This was a stroke of genius on my part and it worked really well, considering the environment. That’s not hyperbole. I rule because of that decision.
Xristophage recorded two takes of each song. Generally speaking the first one was absolutely fine, but X wouldn’t be satisfied for no reason he could articulate, and then we’d do it again and it would be that microscopic bit better, satisfying whatever lies in X’s dark heart.
His headphones kept flying off so we strapped them to his head using a bright-orange surgical material generally used for treating burn victims.
Schneidaar, Zosimus and I played scratch tracks to give Xristophage some reference while he was playing. Because I am a total fucking idiot, I did not print these tracks to tape, making my life extremely difficult later (but not anyone else’s).
Man, this sucked so, so fucking hard. Every Flaming Tusk song features yours truly, Don Blood, playing throughout the entire song with no breaks, often as Xristophage provides accents to solo lead parts. And I didn’t print the scratch tracks, meaning that for any part where it was just me playing, I had to try to reverse-time my parts so I would come in exactly on time with X. Some of these parts are 10-15 seconds long, which may not seem like much, but remember that to come in on time I’m talking microseconds.
I got lucky, or maybe I’m good, because that process could have gone much worse, but it still hurt like hell. Plus I was recording alone so I didn’t even have anyone to hit the buttons for me: play the part, fuck up, do some shit on the computer, play the part, fuck up.
I’ve recorded a shit-ton of myself playing guitar but never anything near this breakneck. This was the first time I was actually nervous to lay down guitar tracks, and I settled into it, but it was still a beating. At the end of the winning take of “I Nap In Blood,” I was in that beautiful recording state, where you’re doing everything exactly right, but only because there’s an inner voice going “don’tfuckupdon’tfuckupdon’tfuckup.”
I almost vomited after that one.
Anyway, nerd stuff. I play a cherry-red Fender Stratocaster, basically the least metal guitar possible, set on the bridge pickup, through an Orange Thunderverb 200 with an Orange 4×12 cabinet (loaded with Celestions). I close-mic’ed a 57 on a speaker picked at random. For my far mic, I used the pride of my collection: an Audio Technica 4060 tube mic. I wanted to take a little bit of the sizzle out of the Orange but have the flexibility to put it back in later, and to emphasize the bass on the JUDJUDJUD parts.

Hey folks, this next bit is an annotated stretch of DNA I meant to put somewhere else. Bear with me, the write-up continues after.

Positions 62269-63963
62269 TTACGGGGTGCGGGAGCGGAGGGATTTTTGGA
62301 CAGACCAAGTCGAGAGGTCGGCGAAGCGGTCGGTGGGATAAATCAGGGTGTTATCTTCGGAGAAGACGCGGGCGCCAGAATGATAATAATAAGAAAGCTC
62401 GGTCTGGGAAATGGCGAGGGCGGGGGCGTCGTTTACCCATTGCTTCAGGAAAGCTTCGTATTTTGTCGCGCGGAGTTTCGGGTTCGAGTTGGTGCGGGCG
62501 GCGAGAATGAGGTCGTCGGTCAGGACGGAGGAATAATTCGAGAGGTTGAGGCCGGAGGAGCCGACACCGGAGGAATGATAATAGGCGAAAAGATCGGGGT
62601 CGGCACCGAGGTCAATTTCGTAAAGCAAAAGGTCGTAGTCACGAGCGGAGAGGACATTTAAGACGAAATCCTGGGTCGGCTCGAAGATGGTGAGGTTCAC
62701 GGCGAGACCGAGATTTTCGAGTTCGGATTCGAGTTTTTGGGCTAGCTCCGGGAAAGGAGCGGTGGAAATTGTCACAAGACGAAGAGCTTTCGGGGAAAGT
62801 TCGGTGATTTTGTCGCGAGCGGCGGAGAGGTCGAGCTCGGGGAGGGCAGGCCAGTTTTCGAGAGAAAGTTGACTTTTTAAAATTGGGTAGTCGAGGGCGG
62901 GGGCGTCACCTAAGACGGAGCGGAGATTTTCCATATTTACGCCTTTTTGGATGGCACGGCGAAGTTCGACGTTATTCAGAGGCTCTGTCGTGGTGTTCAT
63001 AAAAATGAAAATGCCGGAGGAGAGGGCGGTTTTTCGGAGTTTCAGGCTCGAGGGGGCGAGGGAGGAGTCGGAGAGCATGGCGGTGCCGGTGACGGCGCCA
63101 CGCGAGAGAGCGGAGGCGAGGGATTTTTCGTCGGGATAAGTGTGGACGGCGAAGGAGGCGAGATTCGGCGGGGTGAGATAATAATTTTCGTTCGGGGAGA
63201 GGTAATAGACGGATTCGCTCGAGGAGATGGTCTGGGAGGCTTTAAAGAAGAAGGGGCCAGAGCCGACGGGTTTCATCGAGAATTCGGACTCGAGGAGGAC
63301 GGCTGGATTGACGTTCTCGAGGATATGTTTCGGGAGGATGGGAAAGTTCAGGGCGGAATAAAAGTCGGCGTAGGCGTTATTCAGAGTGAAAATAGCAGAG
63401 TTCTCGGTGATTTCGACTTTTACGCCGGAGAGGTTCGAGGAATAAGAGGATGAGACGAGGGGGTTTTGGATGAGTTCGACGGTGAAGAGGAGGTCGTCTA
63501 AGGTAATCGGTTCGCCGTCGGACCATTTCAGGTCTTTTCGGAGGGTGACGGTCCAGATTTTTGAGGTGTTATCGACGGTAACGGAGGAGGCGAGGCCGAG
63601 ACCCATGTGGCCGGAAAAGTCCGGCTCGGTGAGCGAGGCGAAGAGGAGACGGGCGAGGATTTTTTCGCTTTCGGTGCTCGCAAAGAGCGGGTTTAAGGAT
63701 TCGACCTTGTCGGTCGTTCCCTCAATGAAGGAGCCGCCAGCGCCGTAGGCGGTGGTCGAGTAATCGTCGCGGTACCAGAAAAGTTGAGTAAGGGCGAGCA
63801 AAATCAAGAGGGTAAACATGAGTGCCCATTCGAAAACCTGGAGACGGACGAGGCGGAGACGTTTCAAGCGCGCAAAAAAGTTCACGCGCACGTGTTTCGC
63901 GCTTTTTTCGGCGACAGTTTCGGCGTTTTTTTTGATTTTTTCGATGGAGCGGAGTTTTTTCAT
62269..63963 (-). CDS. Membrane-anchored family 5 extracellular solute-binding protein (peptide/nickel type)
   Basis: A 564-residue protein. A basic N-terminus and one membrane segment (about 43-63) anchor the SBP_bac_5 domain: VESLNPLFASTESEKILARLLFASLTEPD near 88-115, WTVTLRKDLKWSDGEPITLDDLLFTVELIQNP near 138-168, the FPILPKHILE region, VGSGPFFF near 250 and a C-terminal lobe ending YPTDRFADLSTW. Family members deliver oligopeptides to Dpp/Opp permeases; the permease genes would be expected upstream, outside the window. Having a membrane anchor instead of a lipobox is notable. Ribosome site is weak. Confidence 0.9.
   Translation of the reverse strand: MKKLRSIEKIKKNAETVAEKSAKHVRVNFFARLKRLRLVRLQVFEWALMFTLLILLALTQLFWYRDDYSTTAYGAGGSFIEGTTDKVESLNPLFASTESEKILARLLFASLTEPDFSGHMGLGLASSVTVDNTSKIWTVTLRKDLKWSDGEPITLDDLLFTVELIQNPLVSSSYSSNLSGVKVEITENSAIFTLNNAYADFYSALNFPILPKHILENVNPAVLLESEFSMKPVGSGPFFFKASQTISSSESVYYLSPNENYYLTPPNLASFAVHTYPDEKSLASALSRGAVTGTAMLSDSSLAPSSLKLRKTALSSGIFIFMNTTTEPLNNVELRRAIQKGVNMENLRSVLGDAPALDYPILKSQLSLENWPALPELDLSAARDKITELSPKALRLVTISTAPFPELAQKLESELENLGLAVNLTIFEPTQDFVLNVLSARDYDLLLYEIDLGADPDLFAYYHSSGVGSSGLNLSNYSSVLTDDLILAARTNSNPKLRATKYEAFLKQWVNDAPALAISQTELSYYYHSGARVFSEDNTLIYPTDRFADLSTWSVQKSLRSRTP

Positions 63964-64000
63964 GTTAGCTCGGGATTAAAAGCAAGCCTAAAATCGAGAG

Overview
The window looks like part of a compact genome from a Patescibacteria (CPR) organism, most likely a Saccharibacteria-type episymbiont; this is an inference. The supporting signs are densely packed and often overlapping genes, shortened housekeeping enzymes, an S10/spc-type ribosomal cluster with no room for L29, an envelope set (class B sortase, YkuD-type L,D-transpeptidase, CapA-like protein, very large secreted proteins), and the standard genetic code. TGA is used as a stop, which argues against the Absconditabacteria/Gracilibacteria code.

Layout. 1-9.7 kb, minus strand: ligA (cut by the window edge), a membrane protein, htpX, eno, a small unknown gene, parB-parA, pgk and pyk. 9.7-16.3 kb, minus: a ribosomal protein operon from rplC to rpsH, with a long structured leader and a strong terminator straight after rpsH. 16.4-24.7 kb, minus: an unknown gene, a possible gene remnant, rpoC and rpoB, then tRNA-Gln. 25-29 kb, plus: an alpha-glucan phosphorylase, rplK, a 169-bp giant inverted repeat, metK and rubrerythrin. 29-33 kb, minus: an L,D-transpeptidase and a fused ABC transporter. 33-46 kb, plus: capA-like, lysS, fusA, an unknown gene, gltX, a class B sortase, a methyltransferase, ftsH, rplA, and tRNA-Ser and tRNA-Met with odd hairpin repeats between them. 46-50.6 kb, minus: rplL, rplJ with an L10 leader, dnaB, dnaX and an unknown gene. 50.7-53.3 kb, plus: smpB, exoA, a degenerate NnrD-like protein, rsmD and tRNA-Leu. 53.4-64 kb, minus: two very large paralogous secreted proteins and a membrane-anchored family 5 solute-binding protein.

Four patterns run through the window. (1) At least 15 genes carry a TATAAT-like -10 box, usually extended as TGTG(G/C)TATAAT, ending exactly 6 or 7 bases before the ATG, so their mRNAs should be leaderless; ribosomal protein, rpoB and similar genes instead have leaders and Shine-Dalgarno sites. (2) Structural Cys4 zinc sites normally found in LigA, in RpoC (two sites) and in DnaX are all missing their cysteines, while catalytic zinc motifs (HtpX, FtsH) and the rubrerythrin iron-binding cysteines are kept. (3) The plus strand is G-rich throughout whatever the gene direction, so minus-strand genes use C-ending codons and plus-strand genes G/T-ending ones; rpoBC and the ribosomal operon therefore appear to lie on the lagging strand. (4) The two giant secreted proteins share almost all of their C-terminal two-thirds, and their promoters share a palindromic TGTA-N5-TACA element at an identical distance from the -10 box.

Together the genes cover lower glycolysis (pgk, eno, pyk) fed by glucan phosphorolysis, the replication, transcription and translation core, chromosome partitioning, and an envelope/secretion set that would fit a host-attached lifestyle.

After two evenings of recording I comped my parts (i.e. took two or three takes and selected the best parts of all of them). This began a wonderful trend on the EP: almost no comping. X’s and Stolas’s parts weren’t comped at all, Zos’s parts only once or twice, Schneidaar had maybe four edits. I was the comp king, with about ten edits across the four songs – mostly due to the reverse-timing problem.
Because Zosimus has a somewhat unpredictable schedule, we ended up recording Schneidaar next. He plays an Ibanez Verdine White Signature right-handed bass but plays it lefty. Yeah, that’s right. Whenever we play he’s mentally inverting everything. It’s really disgusting and impressive, especially when you consider that he plays a lefty bass in his other band. Damn.
We ran the bass through my Pod XT, for which I had downloaded the Bass Pod Upgrade 9000 or whatever it’s called. It’s just a set of patches for the Pod that recreate classic bass amps instead of guitar amps. There was no way I was going to mic his bass amp; it was either the Pod or direct-in. We got a pretty solid sound out of the Pod, and I resisted the impulse to make him sound like the dude from The Smiths.
Schneidaar knocked his parts out in an evening (a short one, even) while we drank beer. If memory serves he did two takes of two songs and one take of the other two.
Now would be a good time to mention the I Nap In Blood Club. We’re all members, because each one of us slammed out a winning take of I Nap In Blood, in its entirety, on the first try. Which is really sick when you think about it, especially as we’re not godlike studio guys or anything.
RHYTHM GUITAR Zosimus plays a Gibson SG (somebody has to play the badass metal guitar). He runs it into a Hiwatt head – before he got it I told him it was really the only amp that could make me jealous after the Orange – and some crazy frankencabinet 4×12 made by an insane man somewhere. He has two types of speakers – can’t remember which – two up and two down. One pair is a shade brighter than the other which gave us some options.